of values.  Structure traversal is depth-first,  and proceeds in order from the first
	   supplied value to the last.

       $OBJ->Dump  or  PACKAGE->Dump(ARRAYREF [, ARRAYREF])
	   Returns the stringified form of the values stored in the object (preserving the order
	   in which they were supplied to "new"), subject to the configuration options below.  In
	   a list context, it returns a list of strings corresponding to the supplied values.

	   The second form, for convenience, simply calls the "new" method on its arguments
	   before dumping the object immediately.

	   Queries or adds to the internal table of already encountered references.  You must use
	   "Reset" to explicitly clear the table if needed.  Such references are not dumped;
	   instead, their names are inserted wherever they are encountered subsequently.  This is
	   useful especially for properly dumping subroutine references.

	   Expects an anonymous hash of name => value pairs.  Same rules apply for names as in
	   "new".  If no argument is supplied, will return the "seen" list of name => value
	   pairs, in a list context.  Otherwise, returns the object itself.

	   Queries or replaces the internal array of values that will be dumped.  When called
	   without arguments, returns the values as a list.  When called with a reference to an
	   array of replacement values, returns the object itself.  When called with any other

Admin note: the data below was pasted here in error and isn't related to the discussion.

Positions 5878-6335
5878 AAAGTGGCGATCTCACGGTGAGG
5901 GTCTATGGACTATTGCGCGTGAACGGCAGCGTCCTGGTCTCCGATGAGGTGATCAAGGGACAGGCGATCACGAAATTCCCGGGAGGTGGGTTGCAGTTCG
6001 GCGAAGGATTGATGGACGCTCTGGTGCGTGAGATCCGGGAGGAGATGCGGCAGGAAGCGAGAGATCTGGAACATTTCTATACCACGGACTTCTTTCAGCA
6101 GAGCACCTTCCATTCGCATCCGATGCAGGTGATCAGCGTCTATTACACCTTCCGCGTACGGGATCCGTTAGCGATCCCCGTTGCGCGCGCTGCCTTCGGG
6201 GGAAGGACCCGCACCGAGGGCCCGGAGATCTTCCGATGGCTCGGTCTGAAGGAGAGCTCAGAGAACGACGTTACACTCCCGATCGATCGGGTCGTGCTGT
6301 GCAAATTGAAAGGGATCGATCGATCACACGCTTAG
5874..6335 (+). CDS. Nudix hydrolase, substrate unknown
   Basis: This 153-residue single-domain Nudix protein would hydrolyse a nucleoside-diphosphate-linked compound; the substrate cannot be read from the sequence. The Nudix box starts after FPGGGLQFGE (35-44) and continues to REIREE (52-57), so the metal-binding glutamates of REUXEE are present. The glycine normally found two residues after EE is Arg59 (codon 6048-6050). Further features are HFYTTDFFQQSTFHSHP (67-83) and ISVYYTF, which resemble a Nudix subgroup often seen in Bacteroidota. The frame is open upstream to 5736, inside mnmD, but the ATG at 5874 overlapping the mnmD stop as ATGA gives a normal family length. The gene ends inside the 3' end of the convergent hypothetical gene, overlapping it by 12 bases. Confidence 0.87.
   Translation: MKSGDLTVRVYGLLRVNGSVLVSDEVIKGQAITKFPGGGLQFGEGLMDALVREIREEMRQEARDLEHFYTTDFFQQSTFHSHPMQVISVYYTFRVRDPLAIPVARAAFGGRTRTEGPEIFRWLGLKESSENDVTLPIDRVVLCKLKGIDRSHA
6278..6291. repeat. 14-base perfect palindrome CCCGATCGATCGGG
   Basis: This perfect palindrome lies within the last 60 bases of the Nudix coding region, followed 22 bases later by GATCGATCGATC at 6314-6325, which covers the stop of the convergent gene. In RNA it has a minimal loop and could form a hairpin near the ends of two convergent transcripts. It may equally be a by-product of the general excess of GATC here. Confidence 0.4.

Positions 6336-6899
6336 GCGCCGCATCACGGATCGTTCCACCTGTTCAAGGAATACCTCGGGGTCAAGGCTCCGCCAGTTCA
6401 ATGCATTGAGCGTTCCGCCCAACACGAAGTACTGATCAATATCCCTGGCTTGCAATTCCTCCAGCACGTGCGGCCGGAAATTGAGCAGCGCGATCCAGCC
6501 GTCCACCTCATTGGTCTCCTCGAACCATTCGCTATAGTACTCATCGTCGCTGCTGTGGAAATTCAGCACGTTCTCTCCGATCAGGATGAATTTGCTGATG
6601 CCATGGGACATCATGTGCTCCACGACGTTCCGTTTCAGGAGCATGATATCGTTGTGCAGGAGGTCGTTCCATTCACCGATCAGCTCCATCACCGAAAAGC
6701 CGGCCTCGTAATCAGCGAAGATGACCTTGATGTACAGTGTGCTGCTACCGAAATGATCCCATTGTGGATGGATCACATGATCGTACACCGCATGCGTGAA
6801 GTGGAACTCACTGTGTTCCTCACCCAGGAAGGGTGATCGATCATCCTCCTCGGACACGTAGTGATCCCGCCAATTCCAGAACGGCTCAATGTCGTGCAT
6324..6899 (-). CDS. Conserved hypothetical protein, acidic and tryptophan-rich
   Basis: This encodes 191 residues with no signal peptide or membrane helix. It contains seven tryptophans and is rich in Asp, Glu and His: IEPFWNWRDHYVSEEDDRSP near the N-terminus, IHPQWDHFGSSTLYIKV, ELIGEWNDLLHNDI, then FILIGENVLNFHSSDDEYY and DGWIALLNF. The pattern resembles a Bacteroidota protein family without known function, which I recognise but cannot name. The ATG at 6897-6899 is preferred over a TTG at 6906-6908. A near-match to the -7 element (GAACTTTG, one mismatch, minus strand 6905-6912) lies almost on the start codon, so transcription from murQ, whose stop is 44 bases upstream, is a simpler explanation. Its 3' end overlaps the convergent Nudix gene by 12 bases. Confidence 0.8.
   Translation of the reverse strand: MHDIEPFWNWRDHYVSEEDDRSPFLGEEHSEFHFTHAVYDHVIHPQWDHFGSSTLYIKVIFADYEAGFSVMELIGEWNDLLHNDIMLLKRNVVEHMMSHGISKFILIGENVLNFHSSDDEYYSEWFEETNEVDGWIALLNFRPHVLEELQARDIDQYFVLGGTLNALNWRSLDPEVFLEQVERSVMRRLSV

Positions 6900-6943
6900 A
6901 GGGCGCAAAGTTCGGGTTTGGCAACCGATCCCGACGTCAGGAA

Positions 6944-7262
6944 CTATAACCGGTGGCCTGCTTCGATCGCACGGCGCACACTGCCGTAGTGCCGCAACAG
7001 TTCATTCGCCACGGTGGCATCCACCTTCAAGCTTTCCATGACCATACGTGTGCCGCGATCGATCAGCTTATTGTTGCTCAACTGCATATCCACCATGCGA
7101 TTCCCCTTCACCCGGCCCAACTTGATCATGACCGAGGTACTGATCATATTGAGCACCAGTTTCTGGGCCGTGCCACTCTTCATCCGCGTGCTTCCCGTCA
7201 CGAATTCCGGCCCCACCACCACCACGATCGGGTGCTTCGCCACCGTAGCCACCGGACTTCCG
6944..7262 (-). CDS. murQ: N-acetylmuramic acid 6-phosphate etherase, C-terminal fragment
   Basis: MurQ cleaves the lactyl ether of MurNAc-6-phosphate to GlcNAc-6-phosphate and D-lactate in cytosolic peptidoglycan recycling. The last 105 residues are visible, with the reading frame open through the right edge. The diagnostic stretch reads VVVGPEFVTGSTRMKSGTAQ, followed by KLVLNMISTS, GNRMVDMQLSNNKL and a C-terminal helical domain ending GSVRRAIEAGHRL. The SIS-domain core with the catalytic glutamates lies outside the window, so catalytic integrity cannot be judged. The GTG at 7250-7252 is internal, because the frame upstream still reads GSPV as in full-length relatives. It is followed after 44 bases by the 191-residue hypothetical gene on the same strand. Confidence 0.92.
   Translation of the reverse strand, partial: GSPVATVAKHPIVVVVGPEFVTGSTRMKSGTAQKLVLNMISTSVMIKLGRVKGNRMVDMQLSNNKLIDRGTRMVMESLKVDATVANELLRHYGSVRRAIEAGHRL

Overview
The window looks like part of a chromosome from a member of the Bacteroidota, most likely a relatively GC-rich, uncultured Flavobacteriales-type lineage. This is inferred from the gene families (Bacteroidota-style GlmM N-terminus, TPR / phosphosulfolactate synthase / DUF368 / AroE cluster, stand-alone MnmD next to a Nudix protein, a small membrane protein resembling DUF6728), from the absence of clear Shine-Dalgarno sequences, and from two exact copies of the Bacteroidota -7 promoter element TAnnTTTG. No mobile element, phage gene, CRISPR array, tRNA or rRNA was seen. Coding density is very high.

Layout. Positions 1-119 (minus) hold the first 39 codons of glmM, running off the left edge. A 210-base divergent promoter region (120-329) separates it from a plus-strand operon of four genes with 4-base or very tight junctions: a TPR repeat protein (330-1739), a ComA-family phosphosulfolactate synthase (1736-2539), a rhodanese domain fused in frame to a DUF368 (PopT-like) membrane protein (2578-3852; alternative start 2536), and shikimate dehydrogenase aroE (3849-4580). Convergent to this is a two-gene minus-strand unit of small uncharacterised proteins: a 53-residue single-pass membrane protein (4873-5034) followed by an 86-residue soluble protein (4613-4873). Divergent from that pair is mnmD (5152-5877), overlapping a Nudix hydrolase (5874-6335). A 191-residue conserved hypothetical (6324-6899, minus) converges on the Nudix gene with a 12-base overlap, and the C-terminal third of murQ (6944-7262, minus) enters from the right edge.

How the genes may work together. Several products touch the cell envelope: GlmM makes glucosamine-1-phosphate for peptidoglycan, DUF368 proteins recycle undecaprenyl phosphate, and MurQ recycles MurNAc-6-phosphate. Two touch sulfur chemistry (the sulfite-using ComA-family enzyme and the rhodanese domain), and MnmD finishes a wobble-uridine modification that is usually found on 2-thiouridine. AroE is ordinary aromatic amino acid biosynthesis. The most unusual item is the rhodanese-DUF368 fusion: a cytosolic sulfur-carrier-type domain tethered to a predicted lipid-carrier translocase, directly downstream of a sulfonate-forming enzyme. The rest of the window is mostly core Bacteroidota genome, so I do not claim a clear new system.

type of argument, dies.

	   Queries or replaces the internal array of user supplied names for the values that will
	   be dumped.  When called without arguments, returns the names.  When called with an
	   array of replacement names, returns the object itself.  If the number of replacment
	   names exceeds the number of values to be named, the excess names will not be used.  If
	   the number of replacement names falls short of the number of values to be named, the
	   list of replacment names will be exhausted and remaining values will not be renamed.
	   When called with any other type of argument, dies.

	   Clears the internal table of "seen" references and returns the object itself.

	   Returns the stringified form of the values in the list, subject to the configuration
	   options below.  The values will be named $VARn in the output, where n is a numeric
	   suffix.  Will return a list of strings in a list context.

   Configuration Variables or Methods
       Several configuration variables can be used to control the kind of output generated when
       using the procedural interface.	These variables are usually "local"ized in a block so
       that other parts of the code are not affected by the change.

       These variables determine the default state of the object created by calling the "new"
       method, but cannot be used to alter the state of the object thereafter.	The equivalent
       method names should be used instead to query or set the internal state of the object.

       The method forms return the object itself when called with arguments, so that they can be
       chained together nicely.

       o   $Data::Dumper::Indent  or  $OBJ->Indent([NEWVAL])

	   Controls the style of indentation.  It can be set to 0, 1, 2 or 3.  Style 0 spews
	   output without any newlines, indentation, or spaces between list items.  It is the
	   most compact format possible that can still be called valid perl.  Style 1 outputs a
	   readable form with newlines but no fancy indentation (each level in the structure is
	   simply indented by a fixed amount of whitespace).  Style 2 (the default) outputs a